Sunday, July 01, 2007

noteworthy

It's a funny business who a nation puts on its banknotes. As I noted a while ago,

James Joyce, a writer so controversial that when he delivered Dubliners to the printers they refused to handle it, ended up on the Irish tenner. Hilariously, Australia put a portrait of convicted forger Francis Greenway on their 10 dollar bill.


In this year when we're told we white folk kindly abolished the slave trade out of the goodness of our hearts, it's instructive to consider one of Jamaica's national heroes, Nanny. She was a leader of escaped slaves who waged a guerilla war against the British.

She - committed and active killer of the British - is on Jamaica's $500 bill.

Jamaican $500 note

In England and Wales, we had Charles Dickens on the £10 note until 2003. A brilliant chronicler of the darker sides of urban life, he was incongruously illustrated by a cricket match scene from one of his books.

There are several reasons why that didn't bug me too much though. The Americans get 'in god we trust' on their dollars, so it is fitting we got cricket on ours. As George Bernard Shaw explained, 'the English are not very spiritual people, so they invented cricket to give them some idea of eternity'.

Also, the wicket keeper had a particularly plump arse, and when you held the note to the light the Queen showed through, seeming to perform fellatio on the said stout-rumped fellow.

Dickens gave way to the newer Darwin tenner, which aroused a particular glee as it must've really fucked off the Creationists.

But now they give us Adam Smith on the £20. What a fucker. Father of the freemarket, believer that the self-interest of those with money is the best ruling tenet for society, bringer of misery, a man who viewed humans as mechanical industrial components for the benefit of the rich.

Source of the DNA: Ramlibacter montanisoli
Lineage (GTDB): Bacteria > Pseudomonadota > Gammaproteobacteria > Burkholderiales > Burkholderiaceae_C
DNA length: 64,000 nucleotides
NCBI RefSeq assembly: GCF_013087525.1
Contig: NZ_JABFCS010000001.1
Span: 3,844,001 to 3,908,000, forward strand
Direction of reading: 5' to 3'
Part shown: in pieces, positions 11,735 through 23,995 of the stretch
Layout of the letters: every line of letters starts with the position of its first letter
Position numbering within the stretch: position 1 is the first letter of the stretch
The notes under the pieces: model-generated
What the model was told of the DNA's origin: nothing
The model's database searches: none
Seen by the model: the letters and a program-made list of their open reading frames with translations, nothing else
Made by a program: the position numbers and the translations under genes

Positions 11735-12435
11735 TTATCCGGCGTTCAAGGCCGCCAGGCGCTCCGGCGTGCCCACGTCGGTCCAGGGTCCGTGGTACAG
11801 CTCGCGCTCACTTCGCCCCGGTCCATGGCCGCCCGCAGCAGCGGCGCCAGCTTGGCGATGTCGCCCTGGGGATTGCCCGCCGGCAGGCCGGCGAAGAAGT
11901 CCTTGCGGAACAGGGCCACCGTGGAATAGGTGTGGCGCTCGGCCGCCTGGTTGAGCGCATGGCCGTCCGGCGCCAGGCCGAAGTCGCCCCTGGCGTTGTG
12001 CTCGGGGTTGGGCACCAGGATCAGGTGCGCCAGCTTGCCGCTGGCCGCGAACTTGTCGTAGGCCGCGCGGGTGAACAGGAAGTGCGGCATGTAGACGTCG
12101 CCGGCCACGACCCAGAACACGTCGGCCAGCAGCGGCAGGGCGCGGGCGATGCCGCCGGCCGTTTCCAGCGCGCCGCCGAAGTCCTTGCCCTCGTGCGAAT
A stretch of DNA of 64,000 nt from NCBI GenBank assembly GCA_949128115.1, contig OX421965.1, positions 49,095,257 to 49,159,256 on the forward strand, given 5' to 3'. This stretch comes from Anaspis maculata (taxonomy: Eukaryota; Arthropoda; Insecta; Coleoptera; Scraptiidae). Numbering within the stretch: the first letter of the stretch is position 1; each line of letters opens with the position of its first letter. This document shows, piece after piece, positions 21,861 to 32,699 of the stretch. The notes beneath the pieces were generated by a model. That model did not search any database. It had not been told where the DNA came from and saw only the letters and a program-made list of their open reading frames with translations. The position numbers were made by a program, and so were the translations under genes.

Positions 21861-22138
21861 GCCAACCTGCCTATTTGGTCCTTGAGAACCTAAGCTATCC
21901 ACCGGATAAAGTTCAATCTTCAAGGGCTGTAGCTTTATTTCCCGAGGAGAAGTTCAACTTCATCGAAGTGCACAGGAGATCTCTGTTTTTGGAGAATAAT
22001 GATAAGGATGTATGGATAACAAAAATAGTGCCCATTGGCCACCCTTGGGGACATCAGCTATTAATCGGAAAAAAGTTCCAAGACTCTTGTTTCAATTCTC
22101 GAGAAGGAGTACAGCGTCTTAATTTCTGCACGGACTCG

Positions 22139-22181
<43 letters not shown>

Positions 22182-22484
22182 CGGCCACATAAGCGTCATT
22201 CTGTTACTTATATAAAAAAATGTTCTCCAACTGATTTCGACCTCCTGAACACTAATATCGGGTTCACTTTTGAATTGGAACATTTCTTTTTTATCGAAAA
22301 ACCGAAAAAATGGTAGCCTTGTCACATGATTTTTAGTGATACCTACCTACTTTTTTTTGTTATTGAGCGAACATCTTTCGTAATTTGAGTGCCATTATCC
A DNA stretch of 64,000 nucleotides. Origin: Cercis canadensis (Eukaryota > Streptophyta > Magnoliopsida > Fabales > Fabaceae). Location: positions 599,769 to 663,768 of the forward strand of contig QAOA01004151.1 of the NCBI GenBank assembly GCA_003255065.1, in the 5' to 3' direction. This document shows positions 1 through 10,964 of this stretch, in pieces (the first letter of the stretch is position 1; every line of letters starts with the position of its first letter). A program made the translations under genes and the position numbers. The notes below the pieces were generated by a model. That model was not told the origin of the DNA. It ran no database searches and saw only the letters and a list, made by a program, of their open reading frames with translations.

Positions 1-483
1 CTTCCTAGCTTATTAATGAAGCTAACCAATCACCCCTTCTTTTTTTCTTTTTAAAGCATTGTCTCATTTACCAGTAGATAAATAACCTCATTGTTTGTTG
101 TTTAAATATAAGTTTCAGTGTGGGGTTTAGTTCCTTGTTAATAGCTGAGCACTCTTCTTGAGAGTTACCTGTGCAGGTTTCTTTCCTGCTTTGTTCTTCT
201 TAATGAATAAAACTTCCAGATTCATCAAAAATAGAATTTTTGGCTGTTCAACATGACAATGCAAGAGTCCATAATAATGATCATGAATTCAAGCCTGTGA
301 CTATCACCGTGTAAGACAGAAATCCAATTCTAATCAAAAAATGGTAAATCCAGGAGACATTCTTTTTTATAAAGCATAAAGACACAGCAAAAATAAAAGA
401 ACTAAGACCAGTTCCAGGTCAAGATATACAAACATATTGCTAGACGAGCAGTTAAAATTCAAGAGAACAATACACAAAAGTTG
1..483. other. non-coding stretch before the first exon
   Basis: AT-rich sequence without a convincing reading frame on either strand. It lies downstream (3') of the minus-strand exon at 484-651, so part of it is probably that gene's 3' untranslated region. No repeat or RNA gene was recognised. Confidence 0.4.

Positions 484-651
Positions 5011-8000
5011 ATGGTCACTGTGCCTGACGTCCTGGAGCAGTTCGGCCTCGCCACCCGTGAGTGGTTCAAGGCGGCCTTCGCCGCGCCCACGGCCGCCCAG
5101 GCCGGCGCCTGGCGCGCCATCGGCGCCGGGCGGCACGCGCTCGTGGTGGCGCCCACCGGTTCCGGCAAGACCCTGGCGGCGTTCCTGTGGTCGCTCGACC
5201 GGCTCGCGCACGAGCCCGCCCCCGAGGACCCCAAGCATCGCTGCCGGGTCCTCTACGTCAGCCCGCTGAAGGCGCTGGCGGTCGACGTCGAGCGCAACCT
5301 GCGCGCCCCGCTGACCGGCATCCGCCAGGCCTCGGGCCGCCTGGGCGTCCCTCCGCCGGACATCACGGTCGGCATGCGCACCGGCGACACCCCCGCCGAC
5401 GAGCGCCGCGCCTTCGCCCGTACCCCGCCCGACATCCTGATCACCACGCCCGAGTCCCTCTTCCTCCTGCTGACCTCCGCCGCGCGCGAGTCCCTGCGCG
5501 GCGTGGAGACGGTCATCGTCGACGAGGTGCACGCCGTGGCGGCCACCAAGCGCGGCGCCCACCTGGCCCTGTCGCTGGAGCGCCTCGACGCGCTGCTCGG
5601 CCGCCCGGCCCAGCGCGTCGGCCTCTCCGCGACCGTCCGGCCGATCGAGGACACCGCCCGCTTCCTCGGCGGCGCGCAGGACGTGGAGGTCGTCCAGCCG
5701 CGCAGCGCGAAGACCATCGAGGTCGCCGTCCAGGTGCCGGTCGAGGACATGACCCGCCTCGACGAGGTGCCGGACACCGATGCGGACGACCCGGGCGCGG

He contended that bakers don't bake as a social service, but as a way to make a living. As people need bread, they pay for bakers.

The bit he missed was that this guarantees a society that will provide anything required by people with money, in proportion with the amount of money they have. Those with less money get less of a say in social structure, and those without money can fuck off and die.

Adam Smith on the £20 note

The image of the pin manufacturers behind him taunts those who use money; see how your labours are dull and you are given a small fraction of the wealth they produce.

And that's just viewing it from the workers' side. Beyond that, there's the effect on the wider world. What's good for meeting the desires of the rich is rarely in keeping with what's fair for all, let alone what's good for things that can't be measured in monetary terms.

As the New Economics Foundation explained

In everything from the massive corporate scandals to anti trust cases to serious environmental degradation we see all around us, it is obvious that Adam Smith's famous 'invisible hand' cannot be relied upon to bring us successful or sustainable outcomes.


Gyrus recently gave us an Adam Curtis quote that perfectly nails Smith's fallacy.